A Sparkling Personal Tale of Wine and Self
There is something very idiosyncratic about Andrea Frost’s new book, “Through a Sparkling Glass”. It’s not like most wine books, yet has a structure many who imbibe in wine literature will recognize instantly.
Subtitled “An A-Z of the Wonderland of Wine”, the new issue from Hardy Grant Books is nominally an encyclopedia of wine terms (or at least terms related to wine). Frost’s short sections on topics such as Gruner Veltliner, Old World-New World, Scores, Decanting and other familiar terms are given space along side other subjects such as Family Trees, Gluttony, Music, Shouts, Stories and other un-wine topics.
What we have here is clearly a vehicle for the author to explore personal and universal themes disguised as a wine book. And it works quite well.
Frost is an accomplished wine voice. This is clear from her position in Australia as contributor and author at various outlets as well as from her New Ruby Press blog (though she’s not been writing there much these days) and from her victory at the 2012 Born Digital Wine Awards where her “The Invention of Wine” was honored with the “Best Editorial Writing” award (the very clever essay concerning God’s decision to invent wine is reproduced in this new book).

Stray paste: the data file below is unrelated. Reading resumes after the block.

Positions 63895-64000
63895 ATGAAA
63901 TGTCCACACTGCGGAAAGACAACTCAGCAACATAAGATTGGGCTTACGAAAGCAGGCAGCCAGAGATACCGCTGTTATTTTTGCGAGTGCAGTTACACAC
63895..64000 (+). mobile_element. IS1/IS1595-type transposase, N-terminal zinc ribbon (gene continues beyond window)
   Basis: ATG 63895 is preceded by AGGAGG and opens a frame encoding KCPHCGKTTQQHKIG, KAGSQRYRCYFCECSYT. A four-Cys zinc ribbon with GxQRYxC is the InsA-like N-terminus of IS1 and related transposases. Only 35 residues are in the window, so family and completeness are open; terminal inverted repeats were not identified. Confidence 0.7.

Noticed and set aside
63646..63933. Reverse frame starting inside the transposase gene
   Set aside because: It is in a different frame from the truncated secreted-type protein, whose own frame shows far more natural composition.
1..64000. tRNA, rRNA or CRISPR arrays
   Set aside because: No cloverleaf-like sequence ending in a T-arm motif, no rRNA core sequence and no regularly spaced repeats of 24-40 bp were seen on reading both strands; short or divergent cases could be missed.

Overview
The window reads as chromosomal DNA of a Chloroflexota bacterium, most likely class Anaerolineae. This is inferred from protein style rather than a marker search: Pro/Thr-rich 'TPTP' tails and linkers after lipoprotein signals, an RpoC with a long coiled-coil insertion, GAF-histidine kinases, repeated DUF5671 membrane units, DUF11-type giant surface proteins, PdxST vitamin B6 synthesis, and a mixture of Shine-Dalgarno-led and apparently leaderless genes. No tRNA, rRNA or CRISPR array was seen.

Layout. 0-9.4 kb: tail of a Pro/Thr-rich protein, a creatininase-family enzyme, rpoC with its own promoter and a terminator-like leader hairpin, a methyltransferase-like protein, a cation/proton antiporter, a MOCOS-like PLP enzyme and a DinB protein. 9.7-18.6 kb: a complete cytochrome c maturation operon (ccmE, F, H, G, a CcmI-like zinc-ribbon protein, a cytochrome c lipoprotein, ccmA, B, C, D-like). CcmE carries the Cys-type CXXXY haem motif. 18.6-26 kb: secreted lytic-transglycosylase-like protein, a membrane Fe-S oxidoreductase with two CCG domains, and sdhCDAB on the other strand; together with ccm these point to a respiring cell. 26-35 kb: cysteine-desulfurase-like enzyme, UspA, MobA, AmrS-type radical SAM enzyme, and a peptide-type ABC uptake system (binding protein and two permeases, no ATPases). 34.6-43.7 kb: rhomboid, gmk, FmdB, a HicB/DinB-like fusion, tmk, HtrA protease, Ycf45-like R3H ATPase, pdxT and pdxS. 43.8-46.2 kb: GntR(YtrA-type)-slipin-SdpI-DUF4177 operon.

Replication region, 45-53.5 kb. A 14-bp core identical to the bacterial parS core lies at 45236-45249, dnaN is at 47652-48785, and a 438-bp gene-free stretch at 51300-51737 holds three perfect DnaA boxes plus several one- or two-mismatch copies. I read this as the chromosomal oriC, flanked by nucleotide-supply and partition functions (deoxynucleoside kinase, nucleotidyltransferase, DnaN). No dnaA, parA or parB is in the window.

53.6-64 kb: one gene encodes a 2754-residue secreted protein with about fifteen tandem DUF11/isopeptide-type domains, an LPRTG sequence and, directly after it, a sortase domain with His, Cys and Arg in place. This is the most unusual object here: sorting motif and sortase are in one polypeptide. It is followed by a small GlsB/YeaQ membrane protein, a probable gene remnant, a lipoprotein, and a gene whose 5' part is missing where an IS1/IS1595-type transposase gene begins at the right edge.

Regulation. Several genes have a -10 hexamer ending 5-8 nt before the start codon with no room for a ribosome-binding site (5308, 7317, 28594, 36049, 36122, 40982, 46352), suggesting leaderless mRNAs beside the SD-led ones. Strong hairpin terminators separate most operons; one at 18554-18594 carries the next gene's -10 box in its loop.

Still, “Through A Sparkling Glass” is much less about wine than it is Frost’s view of and experience with the entire world around her. Consider the first of the three paragraphs she devotes to the subject of Gewurztraminer:
“Appropriateness and I have a chequered relationship, especially when it comes to wearing the right outfit at the right time. Of course I’ll behave and shine at a wedding in whatever costume the bride prescribes but, at ;ess directed events, I like to choose outfits according to how I feel or where I wish I was, not where I actually am. As a result, I have been known to dress up and down at all the wrong times; for a safari when heels and sequins in order, or for a night on the town at a small person’s christening. It just makes me feel a little bit special.”
This all in the service of the notion that Gewurztraminer also tends to “over dress”. Cleaver. But more revealing about Ms. Frost than the variety.
I closed the cover on “Through A Sparkling Glass” and felt entirely satisfied. In the end it was Frosts easy, engaging and thoughtful writing style that reminded me a great deal of the great Sarah Vowell. Pick up this new book for a very enjoyable read. You’ll get your dose of wine, but you get much more of Ms. Frost. And that’s a good thing too.